Typical: Allergic reactions often causes itching but the symptoms are greatly organ-dependent. *Nose- congestion, runny nose, sneezing *Eyes- itching, redness, tearing *chest-wheezing, shortness of breath, and coughing. Other conditions include hives from food, itchy mouth and throat from certain fruits, and rarely anaphylaxis. Contact skin allergy is yet another but the mechanism is different. ...Read more
Histamine driven: Hives (or welts) are histamine driven reactions. These lesions come and go within hours and do not leave scales or marks. Hives can be a form of allergic reaction (ie to drugs or shellfish), but they can often be idiopathic (unknown trigger). Because we know this is a histamine driven problem, we treat with oral antihistamines, or oral steroids if severe and associate with wheezing. ...Read moreSee 1 more doctor answer
Hard to tell: Allergic reactions to Lidocaine are very rare. Most "allergies" with injected Lidocaine are caused by the adrenaline/epinephrine that is included with the lidocaine, and is felt as rapid heart rate and anxiety. A true allergic reaction is more serious, and could include swelling of the lips and tongue, asthma/breathing trouble, nausea/vomiting, low blood pressure, and fainting. ...Read moreSee 1 more doctor answer
Allergic Reaction?: Not sure what you mean by allergic reaction. If you are referring to anaphylaxis then epinephrine is the treatment of choice, call 911. Allergic rhinitis is treated with OTC antihistamines, daily intranasal steroid or antihistamine sprays, saline rinses, etc. Allergy shots also an option. Avoidance of triggers is important but see an Allergist first to determine exactly what you are allergic to. ...Read more
Yes: Theoretically, a person could have an allergic reaction to any medication including omeprazole. There is no good way to know ahead of time if a person is going to have a reaction. In general Omeprazole and other ppi drugs are well tolerated. However, if a reaction occurs, stop the drug and call the doctor. Frequently there is a suitable alternative that can be used. ...Read more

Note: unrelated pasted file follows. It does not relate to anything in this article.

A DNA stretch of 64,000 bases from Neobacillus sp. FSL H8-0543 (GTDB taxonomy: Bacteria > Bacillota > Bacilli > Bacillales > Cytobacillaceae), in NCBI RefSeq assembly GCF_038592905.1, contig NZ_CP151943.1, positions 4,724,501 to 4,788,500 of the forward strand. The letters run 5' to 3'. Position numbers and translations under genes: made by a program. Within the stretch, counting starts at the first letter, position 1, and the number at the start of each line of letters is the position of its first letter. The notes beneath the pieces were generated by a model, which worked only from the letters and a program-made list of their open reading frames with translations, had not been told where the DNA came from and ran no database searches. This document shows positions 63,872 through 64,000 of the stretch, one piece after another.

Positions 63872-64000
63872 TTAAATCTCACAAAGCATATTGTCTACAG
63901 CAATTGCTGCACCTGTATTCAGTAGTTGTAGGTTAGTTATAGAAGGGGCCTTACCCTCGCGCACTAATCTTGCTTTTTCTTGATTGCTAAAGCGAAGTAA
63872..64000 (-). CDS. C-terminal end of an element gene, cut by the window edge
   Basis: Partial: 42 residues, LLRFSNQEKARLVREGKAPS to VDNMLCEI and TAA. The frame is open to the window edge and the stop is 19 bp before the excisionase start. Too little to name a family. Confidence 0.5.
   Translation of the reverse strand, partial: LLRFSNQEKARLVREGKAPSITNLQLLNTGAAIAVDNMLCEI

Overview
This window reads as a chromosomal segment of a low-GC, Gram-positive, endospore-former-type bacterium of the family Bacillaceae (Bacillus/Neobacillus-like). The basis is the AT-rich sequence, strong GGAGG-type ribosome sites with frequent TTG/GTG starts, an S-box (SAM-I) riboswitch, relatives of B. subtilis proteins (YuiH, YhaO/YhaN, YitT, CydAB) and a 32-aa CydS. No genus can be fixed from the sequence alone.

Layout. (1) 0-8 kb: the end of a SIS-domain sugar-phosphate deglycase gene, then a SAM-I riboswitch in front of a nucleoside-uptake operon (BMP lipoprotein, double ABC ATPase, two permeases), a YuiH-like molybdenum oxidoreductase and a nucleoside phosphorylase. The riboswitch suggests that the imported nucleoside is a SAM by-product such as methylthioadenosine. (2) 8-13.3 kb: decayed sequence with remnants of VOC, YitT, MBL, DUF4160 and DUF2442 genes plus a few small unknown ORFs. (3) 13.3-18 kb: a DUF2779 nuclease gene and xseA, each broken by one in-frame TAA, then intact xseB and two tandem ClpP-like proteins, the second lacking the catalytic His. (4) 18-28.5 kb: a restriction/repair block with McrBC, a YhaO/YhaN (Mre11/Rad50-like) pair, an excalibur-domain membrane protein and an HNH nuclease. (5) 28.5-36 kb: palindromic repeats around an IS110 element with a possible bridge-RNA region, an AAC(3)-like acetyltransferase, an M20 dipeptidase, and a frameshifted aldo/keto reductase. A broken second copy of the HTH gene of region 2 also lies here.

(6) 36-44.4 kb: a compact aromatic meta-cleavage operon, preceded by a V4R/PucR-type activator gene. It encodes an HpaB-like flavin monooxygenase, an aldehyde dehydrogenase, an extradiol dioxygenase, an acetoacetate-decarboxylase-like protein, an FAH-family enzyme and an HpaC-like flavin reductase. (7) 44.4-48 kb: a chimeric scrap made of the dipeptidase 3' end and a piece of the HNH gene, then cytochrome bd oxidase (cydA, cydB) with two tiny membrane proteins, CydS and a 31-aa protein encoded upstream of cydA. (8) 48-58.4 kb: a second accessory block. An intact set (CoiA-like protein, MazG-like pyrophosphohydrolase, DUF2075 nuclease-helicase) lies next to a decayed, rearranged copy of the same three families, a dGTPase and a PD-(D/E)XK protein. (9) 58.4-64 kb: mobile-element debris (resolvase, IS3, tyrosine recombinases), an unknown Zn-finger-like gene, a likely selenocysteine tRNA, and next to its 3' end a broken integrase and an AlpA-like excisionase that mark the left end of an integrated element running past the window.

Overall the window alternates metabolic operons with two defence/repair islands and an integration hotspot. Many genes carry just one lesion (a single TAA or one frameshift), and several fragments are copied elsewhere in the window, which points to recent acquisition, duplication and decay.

Couple things: Couple things here-first of all, there are medications well know to interact with alcohol: 'disulfiram reactions'. Common one: Flagyl. I saw this on an airplane; little old lady was beet red after a mixed drink. No harm. Also some people develop nasal congestion - wicked stuffed up - trick is certain drinks bother them, and not others. Or simply exaggerated flushing, such as with Rosacea. See MD. ...Read moreSee 1 more doctor answer
Remove it: Assuming it is really an allergy to the metal in the ring, you have only 2 choices. The better one would be to remove it. Reactions to metals can be treated with corticosteroids (cortisone-like) either topically or orally. To treat your problem you would need to see a physician and get a prescription. In general, surgical steel grade piercings are better tolerated, but not by everybody. ...Read more
- Talk to a doctor live online for free
- What to do when you have an allergic reaction?
- What to do if you have an allergic reaction?
- What do you take for an allergic reaction?
- Ask a doctor a question free online
- What to do for an allergic reaction on face?
- What to do for skin allergic reaction?
- What to do after an allergic reaction?
- Allergic reaction to food what to do
- Talk to a dermatologist online for free